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Ammonia monitoring networks

Agriculture is responsible for 94 % of all ammonia emissions, 75 % of which is from intensive livestock farming, contributing to wide-ranging environmental problems. The EU’s National Emission Ceilings Directive sets ammonia reduction
goals, and the UK is developing strategies to support farmers to reduce emissions. To assess their effectiveness and track reductions against targets, with high measurement accuracy are needed.

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Greater accuracy for ammonia monitors

Ammonia is a harmful pollutant produced by intensive farming which damages ecosystems. Monitoring networks assess environmental ammonia levels and the success of strategies for meeting EU emissions targets. Performing spot checks and ensuring test exercises supply specified ammonia concentrations to the samplers used requires accurate real-time measurements. Optical gas measurement technologies could provide these, but first ways to compensate for effects created by water vapour in the sample are needed.

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Monitoring exposure to UV radiation

The World Health Organization estimates that a 10 % increase in surface UV radiation could cause an additional 300,000 skin cancers and at least 1.6 million more cases of cataracts worldwide every year. Balancing the risks and benefits of solar UV radiation is a challenge for policymakers and health advisors, and improved UV measuring instrumentation is needed to produce reliable measurements on which to identify long-term trends and base decisions.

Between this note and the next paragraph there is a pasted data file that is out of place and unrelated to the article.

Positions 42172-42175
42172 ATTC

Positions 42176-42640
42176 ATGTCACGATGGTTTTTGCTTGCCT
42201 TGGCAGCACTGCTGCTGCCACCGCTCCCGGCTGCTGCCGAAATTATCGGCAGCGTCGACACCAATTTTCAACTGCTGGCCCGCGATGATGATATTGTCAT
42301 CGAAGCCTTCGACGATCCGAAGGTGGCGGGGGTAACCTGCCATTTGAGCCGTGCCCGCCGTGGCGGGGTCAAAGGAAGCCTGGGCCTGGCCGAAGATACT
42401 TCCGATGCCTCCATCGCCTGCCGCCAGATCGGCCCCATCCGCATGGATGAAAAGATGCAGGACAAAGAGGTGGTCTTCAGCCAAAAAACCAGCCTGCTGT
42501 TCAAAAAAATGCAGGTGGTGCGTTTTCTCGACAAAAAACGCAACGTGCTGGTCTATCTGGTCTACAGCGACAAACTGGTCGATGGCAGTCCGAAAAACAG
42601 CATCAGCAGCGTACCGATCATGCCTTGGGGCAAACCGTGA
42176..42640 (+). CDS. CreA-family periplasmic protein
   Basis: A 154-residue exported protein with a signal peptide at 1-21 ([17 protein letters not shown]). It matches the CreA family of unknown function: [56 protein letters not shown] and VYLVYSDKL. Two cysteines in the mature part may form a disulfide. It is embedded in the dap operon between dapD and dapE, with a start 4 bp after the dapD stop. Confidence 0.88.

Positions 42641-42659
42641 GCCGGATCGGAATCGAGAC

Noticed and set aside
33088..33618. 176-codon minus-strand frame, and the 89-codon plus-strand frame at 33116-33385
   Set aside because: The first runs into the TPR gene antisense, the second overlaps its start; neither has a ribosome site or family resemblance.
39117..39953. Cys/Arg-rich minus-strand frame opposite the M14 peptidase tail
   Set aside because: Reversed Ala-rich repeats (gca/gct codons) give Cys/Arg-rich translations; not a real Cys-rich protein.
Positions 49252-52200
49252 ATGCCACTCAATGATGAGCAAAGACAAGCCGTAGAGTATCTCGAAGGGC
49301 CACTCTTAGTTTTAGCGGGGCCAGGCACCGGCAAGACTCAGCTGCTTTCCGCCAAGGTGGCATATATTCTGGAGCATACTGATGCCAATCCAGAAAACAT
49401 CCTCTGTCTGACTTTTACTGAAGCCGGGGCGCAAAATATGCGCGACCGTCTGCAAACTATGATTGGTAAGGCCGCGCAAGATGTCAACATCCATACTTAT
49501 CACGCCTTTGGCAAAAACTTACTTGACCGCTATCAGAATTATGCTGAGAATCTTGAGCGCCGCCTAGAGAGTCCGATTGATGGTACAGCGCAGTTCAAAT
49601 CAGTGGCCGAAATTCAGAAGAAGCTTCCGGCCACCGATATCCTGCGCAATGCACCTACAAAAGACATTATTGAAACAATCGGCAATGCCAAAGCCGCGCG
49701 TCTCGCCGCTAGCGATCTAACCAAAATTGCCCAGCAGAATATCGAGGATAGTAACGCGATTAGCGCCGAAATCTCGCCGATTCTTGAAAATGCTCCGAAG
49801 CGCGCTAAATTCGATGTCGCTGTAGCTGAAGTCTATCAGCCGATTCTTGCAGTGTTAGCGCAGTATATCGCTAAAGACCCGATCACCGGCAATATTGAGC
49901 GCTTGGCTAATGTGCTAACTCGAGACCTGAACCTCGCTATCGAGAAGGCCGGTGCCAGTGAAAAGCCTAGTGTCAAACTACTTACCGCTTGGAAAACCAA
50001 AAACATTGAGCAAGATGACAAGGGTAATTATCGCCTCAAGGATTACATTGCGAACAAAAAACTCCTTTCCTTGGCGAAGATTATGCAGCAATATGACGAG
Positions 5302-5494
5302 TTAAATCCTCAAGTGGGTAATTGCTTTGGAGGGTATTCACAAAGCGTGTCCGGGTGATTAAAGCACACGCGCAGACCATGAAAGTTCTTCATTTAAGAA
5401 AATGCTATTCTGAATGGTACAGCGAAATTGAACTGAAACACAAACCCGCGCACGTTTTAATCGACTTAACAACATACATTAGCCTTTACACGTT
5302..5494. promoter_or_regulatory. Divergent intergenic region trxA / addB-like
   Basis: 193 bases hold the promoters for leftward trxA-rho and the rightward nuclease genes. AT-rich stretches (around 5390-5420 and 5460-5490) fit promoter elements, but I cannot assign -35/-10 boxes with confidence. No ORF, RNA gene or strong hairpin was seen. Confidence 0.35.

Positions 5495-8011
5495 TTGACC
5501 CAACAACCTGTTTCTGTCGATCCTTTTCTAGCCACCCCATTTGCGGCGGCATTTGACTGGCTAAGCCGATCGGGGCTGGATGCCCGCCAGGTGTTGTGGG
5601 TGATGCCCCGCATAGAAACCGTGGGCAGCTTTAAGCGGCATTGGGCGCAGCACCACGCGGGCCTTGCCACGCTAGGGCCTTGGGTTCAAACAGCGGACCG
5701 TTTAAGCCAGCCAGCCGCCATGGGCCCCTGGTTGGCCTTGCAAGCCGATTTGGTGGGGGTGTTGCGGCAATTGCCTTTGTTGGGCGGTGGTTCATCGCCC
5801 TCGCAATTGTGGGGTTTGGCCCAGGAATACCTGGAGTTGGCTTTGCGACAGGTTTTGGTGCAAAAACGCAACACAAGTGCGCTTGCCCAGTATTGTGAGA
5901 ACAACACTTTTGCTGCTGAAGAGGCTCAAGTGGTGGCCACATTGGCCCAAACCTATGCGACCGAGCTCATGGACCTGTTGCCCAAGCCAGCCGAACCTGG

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Better optics for UV monitoring

The ozone layer protects us from the harmful effects of solar ultraviolet (UV) radiation, such as increased incidences of skin cancer and cataracts. International treaties such as the Montreal Protocol have been put in place to reduce the use of ozone depleting chemicals such as CFCs. Changes in ozone and UV radiation are monitored across Europe to improve understanding of the recovery of the ozone layer and the effects of UV exposure.

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Nuclear incident alerts

In the event of a nuclear incident, authorities need to know how to respond to protect the public. A pan-European monitoring network, using Geiger-Mueller counters, stands ready to detect sudden increases in ionising radiation. These counters measure radiation levels accurately, but cannot distinguish between different photon energies, originating from different radionuclide. Modern instruments can make this distinction but need better characterisation before they can be deployed in monitoring networks.

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Fibre-optics for structural integrity

Ensuring the integrity of large nuclear structures such as waterways supplying coolant or geological disposal facilities for high level long lived radioactive waste is important for our safety and that of the environment. Temperature measurements based on optical sensing could provide key information on long-term structural integrity but generating confidence in a monitoring system that will operate for tens of years relies on rigorous testing of all its constituent parts.